The Environmental Health and Safety (EHS) team works to ensure that Concordians can work, study and conduct research in a safe environment. “Our objective is that you remain healthy throughout your time at the university,” says Frédéric Guilhem, acting director of EHS.
“We have established policies, guidelines and procedures that ensure workplace safety,” he says. “We let employees know what’s important for their own work safety and the safety of the ones around them.”
Guilhem outlines three main areas of activity for EHS: research and teaching safety, such as for labs using hazardous material or lasers; industrial hygiene and occupational health, which includes issues like water quality and ergonomics; and construction and facilities safety, which involves working on projects like Loyola Campus’s new Applied Science Hub and the ongoing Henry F. Hall Building renovations.
EHS has worked diligently for years on safety programs that involve research and teaching activities, and also implemented safety programs together with Facilities Management. Increasing safety during routine maintenance operations is important for employees involved in this work, day after day.
The control of hazardous energy is one example of an EHS-led program that involves collaboration across departments. The unit worked closely with Facilities Management to create more than 900 procedures for the Control of Hazardous Energy Program, which started in 2017.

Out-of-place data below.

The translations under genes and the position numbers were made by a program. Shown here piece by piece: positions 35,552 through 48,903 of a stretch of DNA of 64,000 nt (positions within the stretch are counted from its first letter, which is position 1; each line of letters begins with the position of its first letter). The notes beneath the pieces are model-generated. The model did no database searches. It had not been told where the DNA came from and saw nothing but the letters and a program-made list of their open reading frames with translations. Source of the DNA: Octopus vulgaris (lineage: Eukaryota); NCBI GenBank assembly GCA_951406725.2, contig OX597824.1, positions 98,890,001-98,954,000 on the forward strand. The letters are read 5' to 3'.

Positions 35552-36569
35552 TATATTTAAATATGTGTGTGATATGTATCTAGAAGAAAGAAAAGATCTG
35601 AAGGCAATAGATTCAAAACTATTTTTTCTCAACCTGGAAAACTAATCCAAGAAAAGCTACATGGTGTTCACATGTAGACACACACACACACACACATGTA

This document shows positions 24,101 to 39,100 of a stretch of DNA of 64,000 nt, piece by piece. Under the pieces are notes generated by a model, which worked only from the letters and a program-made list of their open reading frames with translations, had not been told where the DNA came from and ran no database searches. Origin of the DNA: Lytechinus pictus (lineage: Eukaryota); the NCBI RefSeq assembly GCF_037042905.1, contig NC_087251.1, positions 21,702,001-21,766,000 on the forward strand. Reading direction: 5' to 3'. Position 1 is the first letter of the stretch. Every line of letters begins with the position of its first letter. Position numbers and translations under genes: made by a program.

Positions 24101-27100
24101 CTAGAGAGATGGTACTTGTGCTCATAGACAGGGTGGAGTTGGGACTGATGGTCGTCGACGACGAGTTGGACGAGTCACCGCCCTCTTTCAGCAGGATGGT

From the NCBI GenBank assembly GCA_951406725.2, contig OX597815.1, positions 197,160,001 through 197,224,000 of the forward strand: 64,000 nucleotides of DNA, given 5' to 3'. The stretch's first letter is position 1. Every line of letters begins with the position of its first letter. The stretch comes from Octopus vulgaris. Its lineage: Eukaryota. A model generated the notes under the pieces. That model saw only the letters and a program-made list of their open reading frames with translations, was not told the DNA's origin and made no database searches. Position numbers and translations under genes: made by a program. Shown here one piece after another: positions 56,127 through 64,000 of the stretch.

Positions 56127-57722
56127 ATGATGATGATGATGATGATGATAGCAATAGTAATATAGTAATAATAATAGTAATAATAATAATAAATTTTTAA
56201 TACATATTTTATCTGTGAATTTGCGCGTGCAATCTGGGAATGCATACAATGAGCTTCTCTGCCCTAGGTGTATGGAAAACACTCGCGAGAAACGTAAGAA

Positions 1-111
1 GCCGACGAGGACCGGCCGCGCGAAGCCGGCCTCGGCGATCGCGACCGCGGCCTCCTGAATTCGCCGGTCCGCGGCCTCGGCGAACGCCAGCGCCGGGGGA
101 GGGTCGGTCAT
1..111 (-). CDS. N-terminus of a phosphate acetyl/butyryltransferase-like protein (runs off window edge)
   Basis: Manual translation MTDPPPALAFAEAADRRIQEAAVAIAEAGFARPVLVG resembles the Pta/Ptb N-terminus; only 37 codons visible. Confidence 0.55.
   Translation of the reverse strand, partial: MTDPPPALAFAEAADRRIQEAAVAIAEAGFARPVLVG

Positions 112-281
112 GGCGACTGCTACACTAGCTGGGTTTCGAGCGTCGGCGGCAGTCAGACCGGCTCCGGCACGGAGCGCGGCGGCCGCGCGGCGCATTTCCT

We can provide a more global view of safety thanks to new projects and partnerships we have developed.
“We call them Lock Out, Tag Out Procedures. For example, when you work on the electrical system of your car, you unplug the battery first. We apply this program to control all potentially risky energy for our equipment and mechanical systems, such as in ventilators, escalators and elevators,” Guilhem says.
“After we develop new safety programs, we collaborate with stakeholders to help with implementation. We need to have our EHS employees directly involved in order to understand how others conduct their work so we can provide them with the safest way to do it,” he says.
Aside from managing safety programs and providing safety training, EHS liaises with various governmental agencies that routinely inspect Concordia’s facilities and audit its safety programs.
In 2018, the Commission des normes, de l’équité, de la santé et de la sécurité du travail (CNESST) initiated a safety campaign targeting Montreal-region universities to verify compliance with machine safety and guarding regulations. In the same way that EHS inspections internally verify compliance with safety regulations in laboratories, workshops or construction sites, the CNESST visits and inspects all workplaces across Quebec.
“Thanks to EHS’s safety programs, the CNESST was satisfied with Concordia. We did not have any major issues,” Guilhem reports.
Furthermore, in the past year, “we heavily revised our chemical safety program. We updated and created many standard operating procedures to adapt and reflect the changes in research, such as for the new activities of the Department of Chemical and Materials Engineering,” he says.
“EHS places a lot of focus on employee safety — and everyone who works at Concordia is an employee,” Guilhem adds.
“To go further, we also accompany managers in their additional responsibilities as supervisors. We now offer a training program that provides all the information needed to demonstrate due diligence. We can provide a more global view of safety thanks to updated and new programs and partnerships we have developed.”
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